The results of a recent survey of 95 supply chain professionals by on-demand delivery platform Frayt reinforced the notion that providing seamless last-mile service helps shippers stand out in a competitive marketplace.
Related article: Frayt raises $7M to expand Midwest last-mile services
“Seventy-nine percent of respondents considered last-mile services very or extremely important to providing a competitive edge. Even if consumer spending is dropping, these last-mile needs will not go away,” said Jim Waters, vice president of marketing for Frayt.
One particularly interesting finding from the survey is that not everyone agrees on the definition of last mile. Forty-one percent of respondents defined last mile as order placement to delivery; 33% said it was from dispatching the driver to delivery; and 22% said it was pickup to the end delivery.
Thus, “offering flexible and customizable last-mile delivery services, such as specific delivery windows or locations, will stand out in a competitive marketplace,” the report said.
When it comes to merchants providing competitive advantages over their peers, 42% of respondents said they plan to increase their technology integration to keep up with demand, enhance delivery speed and improve overall customer satisfaction.
An area of technology that could improve the customer experience is real-time tracking. Sixty-five percent of the supply chain professionals surveyed said they believe tracking services provide a more premium service for customers.
Tracking tools also help avoid customer delivery issues. Seventy-three percent of respondents said having delivery drivers’ live locations helps them stay ahead of inconsistencies in delivery.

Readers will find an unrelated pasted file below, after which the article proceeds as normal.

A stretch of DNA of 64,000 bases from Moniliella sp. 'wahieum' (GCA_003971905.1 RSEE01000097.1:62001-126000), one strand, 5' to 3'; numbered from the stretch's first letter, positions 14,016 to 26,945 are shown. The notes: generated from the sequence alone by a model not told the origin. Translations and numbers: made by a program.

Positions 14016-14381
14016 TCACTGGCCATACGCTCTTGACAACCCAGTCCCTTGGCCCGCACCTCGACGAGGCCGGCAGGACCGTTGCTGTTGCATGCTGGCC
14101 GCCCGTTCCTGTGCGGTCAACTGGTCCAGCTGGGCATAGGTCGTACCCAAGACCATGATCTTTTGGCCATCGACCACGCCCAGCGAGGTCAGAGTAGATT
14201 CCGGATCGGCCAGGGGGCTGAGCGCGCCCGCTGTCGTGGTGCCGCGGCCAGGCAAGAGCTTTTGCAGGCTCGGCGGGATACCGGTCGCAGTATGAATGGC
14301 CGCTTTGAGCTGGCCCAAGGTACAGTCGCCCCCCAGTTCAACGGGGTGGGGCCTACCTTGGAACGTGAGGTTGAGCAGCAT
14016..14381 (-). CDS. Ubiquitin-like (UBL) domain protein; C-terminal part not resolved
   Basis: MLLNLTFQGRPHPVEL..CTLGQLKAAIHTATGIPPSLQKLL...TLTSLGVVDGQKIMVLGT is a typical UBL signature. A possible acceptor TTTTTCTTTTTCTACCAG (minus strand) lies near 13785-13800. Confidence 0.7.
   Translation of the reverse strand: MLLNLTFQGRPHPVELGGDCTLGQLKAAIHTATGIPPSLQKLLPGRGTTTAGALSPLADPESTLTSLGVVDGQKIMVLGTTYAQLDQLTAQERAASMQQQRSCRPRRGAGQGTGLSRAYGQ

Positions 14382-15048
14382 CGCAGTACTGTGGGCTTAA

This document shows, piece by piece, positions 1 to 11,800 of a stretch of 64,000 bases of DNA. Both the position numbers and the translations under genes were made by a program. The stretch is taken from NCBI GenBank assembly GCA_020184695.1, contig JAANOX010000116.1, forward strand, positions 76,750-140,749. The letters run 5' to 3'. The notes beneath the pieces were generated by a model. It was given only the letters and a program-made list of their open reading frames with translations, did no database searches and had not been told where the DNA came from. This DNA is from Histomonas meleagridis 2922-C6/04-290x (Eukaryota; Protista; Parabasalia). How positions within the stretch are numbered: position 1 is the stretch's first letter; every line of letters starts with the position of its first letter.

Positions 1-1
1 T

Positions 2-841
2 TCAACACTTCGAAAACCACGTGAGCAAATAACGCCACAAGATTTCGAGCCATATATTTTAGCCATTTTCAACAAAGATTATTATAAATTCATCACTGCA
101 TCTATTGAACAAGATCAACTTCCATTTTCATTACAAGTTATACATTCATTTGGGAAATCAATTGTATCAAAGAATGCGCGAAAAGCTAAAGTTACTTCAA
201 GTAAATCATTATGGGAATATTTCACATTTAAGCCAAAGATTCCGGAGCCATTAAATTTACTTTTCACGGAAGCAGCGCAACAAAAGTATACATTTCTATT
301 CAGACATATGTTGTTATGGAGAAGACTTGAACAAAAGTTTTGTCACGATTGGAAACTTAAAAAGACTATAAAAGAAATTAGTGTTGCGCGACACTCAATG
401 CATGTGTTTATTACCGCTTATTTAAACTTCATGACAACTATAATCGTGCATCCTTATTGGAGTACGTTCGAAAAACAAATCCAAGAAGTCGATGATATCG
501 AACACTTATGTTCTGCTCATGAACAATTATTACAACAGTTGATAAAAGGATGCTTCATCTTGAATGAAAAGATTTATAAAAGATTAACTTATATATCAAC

While the right technology can help bring visibility to last-mile operations, 69% of Frayt’s survey respondents said choosing a reliable carrier partner helps ensure a positive delivery experience.
Waters said this was one of the most important statistics Frayt pulled from study and something it will focus on while building its on-demand network.
He described Frayt’s carrier onboarding process, which involves routine background checks, training and commitment to only servicing Frayt’s customers. This differs from many large last-mile providers that often have drivers working on multiple platforms, which Waters said can lead to inconsistent service.
“Other providers grade their drivers on how many packages they get out. We care about that, but we don’t want drivers throwing packages out a window,” Waters told FreightWaves.
The survey also found the need for reliable capacity becomes more important as urban areas continue to grow.
“[Merchants] may also need to partner with local businesses to provide pick up points and lockers, which can reduce delivery times and increase convenience for customers,” the report stated.
Waters said the survey also highlighted the growing need for last-mile services; 37% of respondents said 50% of their logistics operations fell into the last-mile category.
“This shows how important last mile is becoming. The last-mile experience means the delivery person is the one interacting with the customer, whether it’s pulling up to a dock or ringing their doorbell. If we can establish the same experience, even the same driver, every time it makes consumers feel like they are buying from a smaller company and that the driver is dedicated to them.”
Watch now: Survey from Frayt reveals importance of last mile
NOVEMBER 7-9, 2023 • CHATTANOOGA, TN • IN-PERSON EVENT
The second annual F3: Future of Freight Festival will be held in Chattanooga, “The Scenic City,” this November. F3 combines innovation and entertainment — featuring live demos, industry experts discussing freight market trends for 2024, afternoon networking events, and Grammy Award-winning musicians performing in the evenings amidst the cool Appalachian fall weather.